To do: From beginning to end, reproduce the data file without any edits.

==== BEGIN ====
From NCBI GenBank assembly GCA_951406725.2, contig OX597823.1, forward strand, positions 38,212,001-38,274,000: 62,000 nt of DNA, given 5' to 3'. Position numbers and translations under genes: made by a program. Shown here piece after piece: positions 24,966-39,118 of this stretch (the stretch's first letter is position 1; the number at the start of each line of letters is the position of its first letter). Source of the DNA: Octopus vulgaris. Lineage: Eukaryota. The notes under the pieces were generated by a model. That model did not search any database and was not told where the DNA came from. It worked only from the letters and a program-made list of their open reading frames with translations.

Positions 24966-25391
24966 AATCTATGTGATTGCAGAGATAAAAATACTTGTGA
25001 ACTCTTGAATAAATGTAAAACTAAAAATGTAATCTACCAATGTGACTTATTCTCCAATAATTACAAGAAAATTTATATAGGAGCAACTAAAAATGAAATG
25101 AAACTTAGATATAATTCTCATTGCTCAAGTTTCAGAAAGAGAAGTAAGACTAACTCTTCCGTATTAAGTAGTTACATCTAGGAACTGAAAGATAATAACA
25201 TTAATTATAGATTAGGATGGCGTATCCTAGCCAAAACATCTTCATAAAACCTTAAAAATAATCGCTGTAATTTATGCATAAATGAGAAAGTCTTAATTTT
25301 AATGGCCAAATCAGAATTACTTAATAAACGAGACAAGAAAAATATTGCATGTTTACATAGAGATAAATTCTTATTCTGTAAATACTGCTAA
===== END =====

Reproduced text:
From NCBI GenBank assembly GCA_951406725.2, contig OX597823.1, forward strand, positions 38,212,001-38,274,000: 62,000 nt of DNA, given 5' to 3'. Position numbers and translations under genes: made by a program. Shown here piece after piece: positions 24,966-39,118 of this stretch (the stretch's first letter is position 1; the number at the start of each line of letters is the position of its first letter). Source of the DNA: Octopus vulgaris. Lineage: Eukaryota. The notes under the pieces were generated by a model. That model did not search any database and was not told where the DNA came from. It worked only from the letters and a program-made list of their open reading frames with translations.

Positions 24966-25391
24966 AATCTATGTGATTGCAGAGATAAAAATACTTGTGA
25001 ACTCTTGAATAAATGTAAAACTAAAAATGTAATCTACCAATGTGACTTATTCTCCAATAATTACAAGAAAATTTATATAGGAGCAACTAAAAATGAAATG
25101 AAACTTAGATATAATTCTCATTGCTCAAGTTTCAGAAAGAGAAGTAAGACTAACTCTTCCGTATTAAGTAGTTACATCTAGGAACTGAAAGATAATAACA
25201 TTAATTATAGATTAGGATGGCGTATCCTAGCCAAAACATCTTCATAAAACCTTAAAAATAATCGCTGTAATTTATGCATAAATGAGAAAGTCTTAATTTT
25301 AATGGCCAAATCAGAATTACTTAATAAACGAGACAAGAAAAATATTGCATGTTTACATAGAGATAAATTCTTATTCTGTAAATACTGCTAA